It's been nearly three years since Bob Dylan has given a proper interview, but today (Jan. 22), he breaks his silence with none other than 'AARP the Magazine,' the official publication for the organization formerly known as the American Association of Retired Persons.

While chatting with Robert Love, editor-in-chief of 'The Magazine,' Dylan opens up about his new album, 'Shadows In the Night,' what it means to be mentioned in the same sentence as Frank Sinatra, music he listened to growing up and more.

While most of the music world understands that 'Shadows In the Night' is essentially an album of Dylan covering songs that were made famous by Sinatra, Love seemed surprise to learn about this -- which led to an early question, "Was [Sinatra] on your mind?"

"Frank's got to be on your mind," Dylan explains. "He is the mountain. That's the mountain you have to climb, even if you only get part of the way there." But as far as being compared to Sinatra, Dylan wastes no breath: "You must be joking. To be mentioned in the same breath as him must be some sort of high compliment ... nobody touches him. Not me or anyone else."

He also doesn't take himself or this album too seriously. When asked if he thinks it's risky to do an album like 'Shadows In the Night,' Dylan wonders if it's risky in the same way that "walking across a field laced with land mines" or "working in a poison gas factory" is risky. He admits, "There's nothing risky about making records."

As for music he listened to while growing up, fans won't be too be surprised to hear about his early influences:

Early on, before rock ’n’ roll, I listened to big band music: Harry James, Russ Columbo, Glenn Miller. But up north, at night, you could find these radio stations that played pre-rock ’n’ roll things — country blues. You could hear Jimmy Reed. Then there was a station out of Chicago, played all hillbilly stuff. We also heard the Grand Ole Opry. I heard Hank Williams way early, when he was still alive ...

... Buddy Holly, Little Richard, Chuck Berry, Carl Perkins, Gene Vincent, Jerry Lee Lewis. They played this type of music that was black and white. Extremely incendiary. Your clothes could catch fire.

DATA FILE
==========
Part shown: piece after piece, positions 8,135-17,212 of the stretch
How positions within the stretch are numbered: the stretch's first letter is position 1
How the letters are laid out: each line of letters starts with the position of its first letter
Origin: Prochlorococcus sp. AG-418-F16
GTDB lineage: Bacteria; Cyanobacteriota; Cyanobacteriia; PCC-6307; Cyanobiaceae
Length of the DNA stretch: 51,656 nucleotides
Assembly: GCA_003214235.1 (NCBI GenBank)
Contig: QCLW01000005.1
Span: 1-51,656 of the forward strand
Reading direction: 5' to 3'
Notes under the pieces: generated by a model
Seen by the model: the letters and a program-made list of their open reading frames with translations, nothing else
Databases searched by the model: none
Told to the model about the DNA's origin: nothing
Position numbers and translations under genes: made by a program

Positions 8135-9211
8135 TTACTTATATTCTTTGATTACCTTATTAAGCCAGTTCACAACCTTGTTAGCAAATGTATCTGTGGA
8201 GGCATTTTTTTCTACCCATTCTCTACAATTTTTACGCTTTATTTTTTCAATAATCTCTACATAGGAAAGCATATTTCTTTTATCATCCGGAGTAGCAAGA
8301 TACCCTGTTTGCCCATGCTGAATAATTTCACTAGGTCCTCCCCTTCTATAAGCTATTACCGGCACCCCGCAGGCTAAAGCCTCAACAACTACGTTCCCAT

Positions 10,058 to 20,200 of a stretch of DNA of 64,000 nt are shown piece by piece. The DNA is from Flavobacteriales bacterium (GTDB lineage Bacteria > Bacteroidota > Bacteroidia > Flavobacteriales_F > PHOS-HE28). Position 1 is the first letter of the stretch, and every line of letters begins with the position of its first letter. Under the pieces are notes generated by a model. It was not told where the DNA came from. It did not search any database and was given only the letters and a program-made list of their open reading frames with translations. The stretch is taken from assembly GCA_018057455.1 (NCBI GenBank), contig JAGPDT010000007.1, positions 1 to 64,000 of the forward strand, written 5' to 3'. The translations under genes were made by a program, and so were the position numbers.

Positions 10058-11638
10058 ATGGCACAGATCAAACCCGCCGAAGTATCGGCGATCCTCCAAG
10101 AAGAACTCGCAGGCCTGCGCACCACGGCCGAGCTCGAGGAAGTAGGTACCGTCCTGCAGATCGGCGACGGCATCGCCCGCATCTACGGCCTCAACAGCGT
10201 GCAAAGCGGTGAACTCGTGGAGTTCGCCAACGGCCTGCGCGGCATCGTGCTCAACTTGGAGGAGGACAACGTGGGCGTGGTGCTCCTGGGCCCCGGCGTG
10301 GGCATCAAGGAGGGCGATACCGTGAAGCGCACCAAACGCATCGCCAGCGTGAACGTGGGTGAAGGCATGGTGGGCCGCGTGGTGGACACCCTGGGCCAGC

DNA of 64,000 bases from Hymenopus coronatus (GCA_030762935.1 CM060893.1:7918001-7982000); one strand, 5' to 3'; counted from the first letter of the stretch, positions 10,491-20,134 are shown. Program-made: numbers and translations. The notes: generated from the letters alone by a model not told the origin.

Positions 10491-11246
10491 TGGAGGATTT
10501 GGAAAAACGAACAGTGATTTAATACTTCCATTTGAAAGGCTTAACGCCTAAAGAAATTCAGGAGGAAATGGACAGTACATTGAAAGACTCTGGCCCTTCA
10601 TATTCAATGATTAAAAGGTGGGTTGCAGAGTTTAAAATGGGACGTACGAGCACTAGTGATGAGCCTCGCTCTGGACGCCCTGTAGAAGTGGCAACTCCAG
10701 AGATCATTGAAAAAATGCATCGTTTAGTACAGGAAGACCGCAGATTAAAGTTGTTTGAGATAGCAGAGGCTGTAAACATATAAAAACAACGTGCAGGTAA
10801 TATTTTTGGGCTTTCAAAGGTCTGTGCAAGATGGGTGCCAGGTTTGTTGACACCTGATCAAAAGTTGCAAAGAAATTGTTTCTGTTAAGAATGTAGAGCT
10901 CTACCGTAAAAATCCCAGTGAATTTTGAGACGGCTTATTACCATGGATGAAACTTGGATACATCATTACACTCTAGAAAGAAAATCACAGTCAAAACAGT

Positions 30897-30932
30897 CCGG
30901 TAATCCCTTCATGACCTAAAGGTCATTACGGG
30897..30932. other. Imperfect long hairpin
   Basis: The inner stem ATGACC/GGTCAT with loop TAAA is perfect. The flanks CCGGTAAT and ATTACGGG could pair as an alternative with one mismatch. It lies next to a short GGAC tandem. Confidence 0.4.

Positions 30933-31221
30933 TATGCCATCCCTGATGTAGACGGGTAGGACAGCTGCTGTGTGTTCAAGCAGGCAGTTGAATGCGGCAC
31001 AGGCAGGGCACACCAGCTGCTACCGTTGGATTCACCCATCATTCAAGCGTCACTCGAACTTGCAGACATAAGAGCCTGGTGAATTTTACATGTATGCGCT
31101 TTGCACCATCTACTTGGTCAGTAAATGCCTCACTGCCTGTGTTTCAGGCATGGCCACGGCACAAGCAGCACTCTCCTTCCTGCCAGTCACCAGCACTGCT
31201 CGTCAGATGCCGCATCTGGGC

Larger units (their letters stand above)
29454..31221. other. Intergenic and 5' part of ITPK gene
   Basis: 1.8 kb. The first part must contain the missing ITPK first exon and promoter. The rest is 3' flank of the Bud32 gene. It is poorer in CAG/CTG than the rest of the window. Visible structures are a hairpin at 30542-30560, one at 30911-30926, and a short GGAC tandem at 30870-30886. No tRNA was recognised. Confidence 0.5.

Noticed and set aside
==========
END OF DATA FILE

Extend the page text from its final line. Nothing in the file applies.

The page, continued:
Dylan even opens up about the industry he's been in for more than 50 years. "The business end of the record -- it's none of my business," he quips. "I sure hope it sells, and I would like people to listen to it. But the way people listen to music has changed, and I hope they get a chance to hear all the songs in one way or another. But! I did record those songs, believe it or not, in that same order that you hear them ... there's no mixing. That's just the way it sounded. No dials, nothing enhanced, nothing -- that's it."

Throughout the rest of the interview, Dylan discusses what he's "seeing from the stage," how he protected his family by going into seclusion, touching and holding happiness (seriously), and how most of AARP's readers will like his new record. "If it was up to me, I'd give you the records for nothing and you give them to every [reader of your] magazine," Dylan says.

You can check out the extensive interview here -- and if you ever run into the opportunity of chatting with Dylan, keep these final thoughts in mind:

The last time I did an interview, the guy wanted to know about everything except the music. People have been doing that to me since the ’60s — they ask questions like they would ask a medical doctor or a psychiatrist or a professor or a politician. Why? Why are you asking me these things?

Dylan's 'Shadows In the Night' hits the streets on Feb. 3 via Columbia. Pre-order the digital, CD and vinyl versions of the LP at this location.

Listen to Bob Dylan's 'Stay With Me'

The 100 Most Anticipated Albums of 2015